2020 National Housing Market Overview
• Home price appreciation will flatten, with a forecasted increase of 0.8 percent
• Inventory will remain constrained, especially at entry-level prices
• Mortgage rates are likely to bump up to 3.88 percent by the end of the year
• Tight inventory and rising mortgage rates will lead to decreasing sales
• Buyers will continue to seek affordable housing
Supply and Demand
At the start of 2019, 2-out-of-3 national markets were seeing inventory growth. At year’s end, only 1-in-10 were seeing growth. In 2020, the market will continue to struggle with an inadequate supply of homes to meet buyer demand, and this inventory shortage has the potential to reach a historic low level. Nationally, the luxury market is cooling and builders are expected to shift to midlevel pricing. According to Matthew Gardner, economist, builders aren’t keeping up with demand for new housing stock because costs associated with land, labor, materials, and governmental regulation, are all increasing. “Twenty-five cents of every dollar spent on home construction is regulatory costs,” says Gardner. Overall buyer demand will remain very robust, particularly at the entry level. As a group, Millennials (born 1981-1997) will account for more than half of all mortgage originations in 2020.
At the national level, prices are estimated to tick up only 0.8 percent. In northern Colorado, analysts predict an annual average price growth close to the historic average of 5.5 percent due to continued in-migration and job growth exceeding many areas of the nation.
Over the past decade, demand for downtown living increased, driven by the
desire of Millennials for proximity and lifestyle amenities. As Millennials mature and start families, they are making a noticeable move toward affordable housing. The desire for affordability will continue in 2020, fueled also by Baby Boomers retiring and seeking sunnier weather, lower taxes and a lower cost of living.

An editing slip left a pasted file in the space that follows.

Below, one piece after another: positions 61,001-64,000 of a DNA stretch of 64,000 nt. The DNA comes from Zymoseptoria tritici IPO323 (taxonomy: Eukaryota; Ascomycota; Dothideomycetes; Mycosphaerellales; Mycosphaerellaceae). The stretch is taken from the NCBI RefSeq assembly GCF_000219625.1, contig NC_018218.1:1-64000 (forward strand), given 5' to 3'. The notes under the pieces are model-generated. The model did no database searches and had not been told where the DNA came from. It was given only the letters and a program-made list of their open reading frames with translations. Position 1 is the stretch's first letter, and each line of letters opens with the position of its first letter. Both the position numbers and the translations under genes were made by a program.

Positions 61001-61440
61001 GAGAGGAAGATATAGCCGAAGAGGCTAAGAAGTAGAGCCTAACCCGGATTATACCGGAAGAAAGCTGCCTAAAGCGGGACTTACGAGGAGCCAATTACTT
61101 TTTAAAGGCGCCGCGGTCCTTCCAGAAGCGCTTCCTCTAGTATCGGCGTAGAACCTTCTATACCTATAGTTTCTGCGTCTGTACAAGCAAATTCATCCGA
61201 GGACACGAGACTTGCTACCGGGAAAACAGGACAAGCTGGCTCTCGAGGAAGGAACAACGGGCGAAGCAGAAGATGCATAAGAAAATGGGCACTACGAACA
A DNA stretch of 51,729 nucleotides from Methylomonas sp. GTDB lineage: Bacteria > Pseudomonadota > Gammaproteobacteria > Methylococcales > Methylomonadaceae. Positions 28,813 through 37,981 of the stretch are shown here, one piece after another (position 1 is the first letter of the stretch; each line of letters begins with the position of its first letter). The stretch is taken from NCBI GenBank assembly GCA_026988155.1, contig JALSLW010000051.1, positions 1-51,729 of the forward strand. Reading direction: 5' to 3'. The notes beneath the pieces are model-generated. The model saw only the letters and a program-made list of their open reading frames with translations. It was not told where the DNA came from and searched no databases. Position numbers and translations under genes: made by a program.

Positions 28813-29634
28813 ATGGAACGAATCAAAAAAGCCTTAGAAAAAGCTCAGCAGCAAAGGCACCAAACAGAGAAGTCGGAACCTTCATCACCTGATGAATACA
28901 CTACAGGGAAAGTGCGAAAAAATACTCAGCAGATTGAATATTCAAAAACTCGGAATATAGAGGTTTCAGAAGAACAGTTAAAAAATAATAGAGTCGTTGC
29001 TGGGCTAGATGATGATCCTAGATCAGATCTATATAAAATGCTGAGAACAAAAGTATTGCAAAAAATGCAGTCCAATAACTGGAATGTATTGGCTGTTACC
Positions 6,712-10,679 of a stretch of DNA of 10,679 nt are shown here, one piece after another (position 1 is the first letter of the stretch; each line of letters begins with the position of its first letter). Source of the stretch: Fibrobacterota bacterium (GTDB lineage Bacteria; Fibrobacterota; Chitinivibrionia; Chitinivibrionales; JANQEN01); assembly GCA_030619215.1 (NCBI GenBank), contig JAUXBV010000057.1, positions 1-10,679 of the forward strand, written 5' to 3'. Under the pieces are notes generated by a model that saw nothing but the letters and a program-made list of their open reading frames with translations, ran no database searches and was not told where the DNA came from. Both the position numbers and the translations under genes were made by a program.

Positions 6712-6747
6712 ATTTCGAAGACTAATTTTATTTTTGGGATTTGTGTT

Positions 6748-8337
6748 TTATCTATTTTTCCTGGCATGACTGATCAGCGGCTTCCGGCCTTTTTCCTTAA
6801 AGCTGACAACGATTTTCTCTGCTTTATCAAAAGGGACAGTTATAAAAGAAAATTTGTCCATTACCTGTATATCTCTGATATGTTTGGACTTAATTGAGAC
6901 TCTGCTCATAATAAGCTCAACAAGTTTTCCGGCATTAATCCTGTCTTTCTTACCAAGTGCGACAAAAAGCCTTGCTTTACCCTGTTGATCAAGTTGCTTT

Compared to recent years, Buyers have less competition and more leverage. First-time buyers will continue to struggle with affordability, even with favorable mortgage rates, as entry-level inventory remains constrained.
Economist Matthew Gardner says 36.8 percent of homeowners in Larimer County and 29.5 percent of homeowners in Weld County have equity in excess of 50 percent of their home values. When these homeowners become move-up buyers, they acquire homes with more of the features they want without increasing their mortgage payment, and add inventory to the market with their home sale. First-time investors will use home equity or savings to buy rental
Flattening price growth and slowing activity will require patience and thoughtful pricing on the part of sellers. Nationally, sellers of homes priced for entry-level buyers can expect the market to remain competitive and prices to stay firm. At the upper end of the price range, properties will take longer to sell, and incentives will become more common. Overall, homes that are prepared for the market and priced correctly will reap the benefits.
How can this year’s market opportunities support your real estate
goals? Give me a call and let’s discuss your options!
Source: Loveland Reporter Herald, REALTOR.com